Independent Education Evaluations (“IEE”)
So, you’ve learned that your child has a learning disability, for example, dyslexia. You go out and read Sally Shaywitz’s book, Overcoming Dyslexia, and you see the following reading tests should be utilized to assess children suspected of having dyslexia:
The Woodcock-Johnson III
The Woodcock Reading Mastery Test, Revised/Normative Update
You also see Dr. Shaywitz recommends the following tests to evaluate phonologic skills and reading readiness (with applicable ages/grades):
Comprehensive Test of Phonological Processing in Reading (CTOPP) (PRO-ED, Inc.), age five through adult
Lindamood Auditory Conceptualization Test (LAC) (PRO-ED, Inc.), kindergarten through sixth grade
Rosner Test of Auditory Analysis (Walker & Company), kindergarten through sixth grade
Test of Phonological Awareness (TOPA-2) (PRO-ED, Inc.), kindergarten through third grade
The Phonological Awareness Test (PAT2) (LinguiSystems), age five through nine
Yopp-Singer Test of Phoneme Segmentation (available from “A test for assessing phonemic awareness in young children”, by H. K. Yopp, in The Reading Teacher 49 : 20–29), kindergarten through first grade
Then, having learned that you have a right to review the evaluation results for your child at least two days before the next scheduled meeting, you email your school district to obtain the results. Unfortunately, when you receive them, you find that none of the above tests were administered. You decide to contact someone such as Robert L. Kemper, Ph.D. of Psycholinguistics Associates, Inc. or the Nancy Duggan and the folks at Decoding Dyslexia Massachusetts and discover the evaluations done by your school district were inadequate. So what do you do?
First, be sure not to write on the evaluations. For that matter, as a general rule, never write on any original documents provided to you by your school. If you have a way to scan them (I strongly recommend you buy a scanner!!!), scan them onto your home computer, save them in a folder for that academic year (e.g., the “2015-2016 IEP” folder) and be sure to name the file something you will easily recognize (e.g., “05202015 School Evaluations”). If you do not have a scanner, always photocopy the originals and place them and the photocopies in a plastic “sleeve” or “sheet protector” and then insert them in your three-ring-binder for that academic year. Organization is extremely important!!!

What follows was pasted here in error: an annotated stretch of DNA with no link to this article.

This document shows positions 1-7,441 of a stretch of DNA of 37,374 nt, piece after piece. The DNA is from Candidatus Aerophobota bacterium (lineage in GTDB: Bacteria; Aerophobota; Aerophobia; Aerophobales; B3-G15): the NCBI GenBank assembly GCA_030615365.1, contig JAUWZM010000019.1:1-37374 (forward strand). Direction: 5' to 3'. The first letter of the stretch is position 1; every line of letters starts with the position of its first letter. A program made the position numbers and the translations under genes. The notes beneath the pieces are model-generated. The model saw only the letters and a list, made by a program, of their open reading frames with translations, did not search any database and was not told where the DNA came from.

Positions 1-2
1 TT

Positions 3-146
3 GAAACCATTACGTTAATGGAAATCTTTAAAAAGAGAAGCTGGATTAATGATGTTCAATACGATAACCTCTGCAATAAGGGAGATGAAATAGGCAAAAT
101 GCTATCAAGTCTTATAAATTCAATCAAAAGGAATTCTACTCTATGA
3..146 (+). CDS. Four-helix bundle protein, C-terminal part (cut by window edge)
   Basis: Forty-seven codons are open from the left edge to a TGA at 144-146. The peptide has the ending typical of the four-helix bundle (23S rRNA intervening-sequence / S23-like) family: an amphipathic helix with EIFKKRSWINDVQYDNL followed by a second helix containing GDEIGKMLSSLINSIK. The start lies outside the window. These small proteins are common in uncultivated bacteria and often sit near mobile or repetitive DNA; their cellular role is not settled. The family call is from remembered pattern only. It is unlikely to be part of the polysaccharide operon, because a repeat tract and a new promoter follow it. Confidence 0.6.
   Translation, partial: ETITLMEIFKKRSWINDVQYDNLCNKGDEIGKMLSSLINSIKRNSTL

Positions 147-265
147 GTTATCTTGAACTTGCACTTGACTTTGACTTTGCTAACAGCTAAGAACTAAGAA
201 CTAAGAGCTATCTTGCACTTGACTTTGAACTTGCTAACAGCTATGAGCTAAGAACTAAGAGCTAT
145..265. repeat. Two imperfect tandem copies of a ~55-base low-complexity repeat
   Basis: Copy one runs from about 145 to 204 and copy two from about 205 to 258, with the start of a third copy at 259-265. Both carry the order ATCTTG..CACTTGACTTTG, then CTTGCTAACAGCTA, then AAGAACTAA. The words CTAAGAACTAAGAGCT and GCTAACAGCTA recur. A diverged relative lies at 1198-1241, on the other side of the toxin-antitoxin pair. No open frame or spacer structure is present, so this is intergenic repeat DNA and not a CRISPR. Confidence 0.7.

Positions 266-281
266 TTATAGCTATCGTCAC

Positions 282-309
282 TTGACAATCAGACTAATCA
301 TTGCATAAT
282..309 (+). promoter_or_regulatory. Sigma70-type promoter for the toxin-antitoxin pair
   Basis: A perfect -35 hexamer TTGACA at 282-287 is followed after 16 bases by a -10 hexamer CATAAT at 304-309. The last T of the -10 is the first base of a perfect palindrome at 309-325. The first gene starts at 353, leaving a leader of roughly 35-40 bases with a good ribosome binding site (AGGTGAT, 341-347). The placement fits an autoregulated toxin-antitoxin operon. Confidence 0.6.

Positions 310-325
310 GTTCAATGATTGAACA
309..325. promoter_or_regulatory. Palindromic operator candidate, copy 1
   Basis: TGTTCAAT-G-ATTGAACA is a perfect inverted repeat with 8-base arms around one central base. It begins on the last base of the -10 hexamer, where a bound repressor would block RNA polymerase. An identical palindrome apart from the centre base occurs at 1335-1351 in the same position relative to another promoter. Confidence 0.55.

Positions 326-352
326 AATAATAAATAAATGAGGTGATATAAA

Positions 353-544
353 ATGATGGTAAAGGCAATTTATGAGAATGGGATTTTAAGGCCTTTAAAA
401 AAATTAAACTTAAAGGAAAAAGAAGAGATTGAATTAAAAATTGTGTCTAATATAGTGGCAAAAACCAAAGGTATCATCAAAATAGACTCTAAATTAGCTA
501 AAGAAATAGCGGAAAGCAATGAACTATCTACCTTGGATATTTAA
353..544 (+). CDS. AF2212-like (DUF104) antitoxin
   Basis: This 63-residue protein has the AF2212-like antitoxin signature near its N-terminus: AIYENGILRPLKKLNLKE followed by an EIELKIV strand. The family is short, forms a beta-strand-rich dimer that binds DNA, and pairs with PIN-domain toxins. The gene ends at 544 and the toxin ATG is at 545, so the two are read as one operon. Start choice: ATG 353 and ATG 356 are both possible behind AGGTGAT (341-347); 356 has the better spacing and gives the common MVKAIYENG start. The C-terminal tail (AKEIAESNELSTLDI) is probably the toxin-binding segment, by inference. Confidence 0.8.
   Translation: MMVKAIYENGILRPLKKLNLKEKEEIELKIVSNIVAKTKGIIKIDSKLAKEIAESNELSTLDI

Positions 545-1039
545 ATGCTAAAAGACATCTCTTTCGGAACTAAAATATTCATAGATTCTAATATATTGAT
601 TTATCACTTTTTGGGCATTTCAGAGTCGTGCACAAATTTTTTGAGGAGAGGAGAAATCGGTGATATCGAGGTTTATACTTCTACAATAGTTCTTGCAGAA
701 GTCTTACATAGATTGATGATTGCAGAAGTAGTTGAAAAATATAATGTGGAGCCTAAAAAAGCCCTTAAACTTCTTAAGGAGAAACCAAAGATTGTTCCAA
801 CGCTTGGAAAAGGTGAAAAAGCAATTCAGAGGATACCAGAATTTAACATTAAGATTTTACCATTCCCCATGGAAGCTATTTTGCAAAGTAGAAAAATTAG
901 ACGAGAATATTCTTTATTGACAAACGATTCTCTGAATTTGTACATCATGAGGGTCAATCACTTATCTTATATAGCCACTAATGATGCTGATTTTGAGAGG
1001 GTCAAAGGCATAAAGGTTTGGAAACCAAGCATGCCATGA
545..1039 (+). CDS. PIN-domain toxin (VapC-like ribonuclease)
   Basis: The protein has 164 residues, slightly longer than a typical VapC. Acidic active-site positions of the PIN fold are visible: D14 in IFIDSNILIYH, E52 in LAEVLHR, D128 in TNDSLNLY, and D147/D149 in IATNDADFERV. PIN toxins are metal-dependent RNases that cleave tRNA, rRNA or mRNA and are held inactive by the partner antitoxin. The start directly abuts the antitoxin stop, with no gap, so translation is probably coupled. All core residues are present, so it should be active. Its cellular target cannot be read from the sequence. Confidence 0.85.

Second, determine who you want to do the evaluation. In that regard, begin by reading this article by Dr. Jadis Blurton, Founder and Clinical Director of Therapy Associates, Hong Kong. Next, contact your child’s primary care physician and seek a referral. There are many fine hospitals such as Boston’s Children’s Hospital and Massachusetts General Hospital and doctors in private practice to choose from in Massachusetts. However, please note that many doctors do not like to testify in court or at hearings before the Bureau of Special Education Appeals (the “BSEA” is an administrative body in Massachusetts that, among other functions, hears disputes between families and school districts over special education services). So, I encourage you to ask in advance before you arrange a consultation. Additionally, once you have the doctor’s name, review the BSEA’s decisions and rulings and query the doctor’s name. Doing so will not only show you whether a doctor has testified, it will also show you how his/her testimony has been received in the past by hearing officers.
Key Highlights about the Law
Federal and state law provide parents with a procedure for obtaining public funding of an independent evaluation if they disagree with the school district’s evaluation.
If a parent requests an independent evaluation at public expense, the school district must either pay for it or, within five days, request a determination from the BSEA that the school district’s evaluation was comprehensive and appropriate.
Under MA law, if a student is eligible for free or reduced-cost lunch, or is a state ward, or the family’s income is equal to or less than 400% of the federal poverty guidelines, the school district must pay the entire cost of the independent evaluation. The right to this publicly funded independent evaluation applies for up to 16 months from the date of the evaluation with which the parent disagrees.
If a parent requests an independent evaluation, the school district may ask for the parent’s reason why he or she objects to the public evaluation. However, the school district agency may not require a parent to provide an explanation and may not unreasonably delay either providing the independent evaluation at public expense or filing a due process complaint to request a due process hearing to defend the public evaluation.
A parent may always obtain an independent evaluation at their own expense.
Within ten school days from the time the school district receives the report of the independent evaluation, the Team must reconvene and consider the independent evaluation and whether a new or amended IEP is appropriate.